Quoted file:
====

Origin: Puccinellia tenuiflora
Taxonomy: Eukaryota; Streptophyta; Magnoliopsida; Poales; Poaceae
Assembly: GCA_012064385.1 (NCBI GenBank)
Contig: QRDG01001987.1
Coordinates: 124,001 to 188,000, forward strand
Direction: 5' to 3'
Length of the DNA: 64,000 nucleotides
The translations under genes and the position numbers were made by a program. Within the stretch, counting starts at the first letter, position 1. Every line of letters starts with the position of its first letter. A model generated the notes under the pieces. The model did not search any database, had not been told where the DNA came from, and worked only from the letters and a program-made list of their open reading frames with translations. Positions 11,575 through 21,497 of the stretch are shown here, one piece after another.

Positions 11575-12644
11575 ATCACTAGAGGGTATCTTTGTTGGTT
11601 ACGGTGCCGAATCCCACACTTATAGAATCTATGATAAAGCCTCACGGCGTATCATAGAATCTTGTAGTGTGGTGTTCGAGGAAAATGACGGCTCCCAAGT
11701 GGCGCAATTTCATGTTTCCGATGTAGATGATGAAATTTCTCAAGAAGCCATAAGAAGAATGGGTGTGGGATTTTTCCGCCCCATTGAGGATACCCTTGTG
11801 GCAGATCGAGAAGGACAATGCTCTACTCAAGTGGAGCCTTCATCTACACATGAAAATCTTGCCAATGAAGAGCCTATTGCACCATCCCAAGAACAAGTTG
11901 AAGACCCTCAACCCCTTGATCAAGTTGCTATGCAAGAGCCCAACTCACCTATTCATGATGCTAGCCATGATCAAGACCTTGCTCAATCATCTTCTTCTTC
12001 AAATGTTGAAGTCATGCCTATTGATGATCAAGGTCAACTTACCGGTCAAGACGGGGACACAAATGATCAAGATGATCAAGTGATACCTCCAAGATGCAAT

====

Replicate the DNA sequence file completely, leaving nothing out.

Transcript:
Origin: Puccinellia tenuiflora
Taxonomy: Eukaryota; Streptophyta; Magnoliopsida; Poales; Poaceae
Assembly: GCA_012064385.1 (NCBI GenBank)
Contig: QRDG01001987.1
Coordinates: 124,001 to 188,000, forward strand
Direction: 5' to 3'
Length of the DNA: 64,000 nucleotides
The translations under genes and the position numbers were made by a program. Within the stretch, counting starts at the first letter, position 1. Every line of letters starts with the position of its first letter. A model generated the notes under the pieces. The model did not search any database, had not been told where the DNA came from, and worked only from the letters and a program-made list of their open reading frames with translations. Positions 11,575 through 21,497 of the stretch are shown here, one piece after another.

Positions 11575-12644
11575 ATCACTAGAGGGTATCTTTGTTGGTT
11601 ACGGTGCCGAATCCCACACTTATAGAATCTATGATAAAGCCTCACGGCGTATCATAGAATCTTGTAGTGTGGTGTTCGAGGAAAATGACGGCTCCCAAGT
11701 GGCGCAATTTCATGTTTCCGATGTAGATGATGAAATTTCTCAAGAAGCCATAAGAAGAATGGGTGTGGGATTTTTCCGCCCCATTGAGGATACCCTTGTG
11801 GCAGATCGAGAAGGACAATGCTCTACTCAAGTGGAGCCTTCATCTACACATGAAAATCTTGCCAATGAAGAGCCTATTGCACCATCCCAAGAACAAGTTG
11901 AAGACCCTCAACCCCTTGATCAAGTTGCTATGCAAGAGCCCAACTCACCTATTCATGATGCTAGCCATGATCAAGACCTTGCTCAATCATCTTCTTCTTC
12001 AAATGTTGAAGTCATGCCTATTGATGATCAAGGTCAACTTACCGGTCAAGACGGGGACACAAATGATCAAGATGATCAAGTGATACCTCCAAGATGCAAT